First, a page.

Miranda Sings: Alter Egos and Women in Comedy

In case you hadn’t noticed, I love Jimmy Fallon, and during midterms week I may have slightly overdosed on YouTube videos during study breaks…or instead of study breaks. Oops.

But no, I’m not going to talk about Jimmy Fallon yet again, he was merely the mechanism for how I found out about my current topic.

Sasha Fierce. Lemony Snicket. Gorillaz.

What do all three of these things have in common? It’s not music, because Lemony Snicket isn’t a musician, he’s an author. At first glance, it may not be obvious, but when you think about it, they all do have something in common.

They are all alter egos. Think back to when you were a kid, reading A Series of Unfortunate Events (or, if you’re like me, you were probably reading them in the recent rather than distant past). Do you remember how the mystery about who Lemony Snicket actually is intrigued you? Do you remember wondering if this was actually a true story because the narrator was so convincing?

I don’t know what it is about alter egos, but they always seem to fascinate me, especially when they reach a certain level of dedication. When I met “Lemony Snicket,” or rather Daniel Handler, I was fascinated by his willingness to play with this alter ego to entertain all of the kids sitting in front of him on the carpet of the library we were in. And I was thrilled when I walked up to have my book signed by him, only to get witty sarcasm and a note in my book that said “Jeannie! Hi! How are you? Me, too.” Alter egos are simply fascinating to me.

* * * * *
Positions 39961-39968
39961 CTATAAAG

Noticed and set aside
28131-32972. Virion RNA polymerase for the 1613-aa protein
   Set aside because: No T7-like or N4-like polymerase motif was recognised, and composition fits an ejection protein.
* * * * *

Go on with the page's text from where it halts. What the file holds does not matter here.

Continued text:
Which is why, when I first saw Miranda Sings playing pictionary on Jimmy Fallon, I became mildly obsessed with her.

The skit is hilarious, but where Jerry Seinfeld and Martin Short were obviously making jokes, Miranda was not. She was withdrawn, and yet I found her the best part of the skit. Instantly I looked her up on YouTube where most of her audience comes from. I scrolled through the videos and though I didn’t automatically realize it, I intuitively knew that this wasn’t a real girl, this was a character and there was a “real” Miranda somewhere.

But I couldn’t find her real YouTube. If you’re familiar with the way YouTube famous people promote themselves, you’ll know that typically the YouTuber will have the “famous” channel, the channel for skits and parodies and music videos, and then will have a separate channel for behind the scenes content as well as personal vlogs for those who are interested. This is meant to separate the two “lives” of the YouTuber in a way that TV and film rarely does – it separates the creator from the creation, pulling the curtain back and showing the audience that yes, these are real people rather than just funny script writers/actors. So as I scrolled through Miranda’s videos, I tried to find a link in the description for the real Miranda channel, the one that isn’t playing to the camera. There was none.

I tried the website, figuring in some small part there had to be a note that said “Miranda Sings is the creation of Miranda Smith, an actress from Atlanta, Georgia” or whatever. There was none. Her entire YouTube channel was completely in character, and her bio was simply her character talking about herself (like she does on YouTube). There wasn’t even a hint for who she was.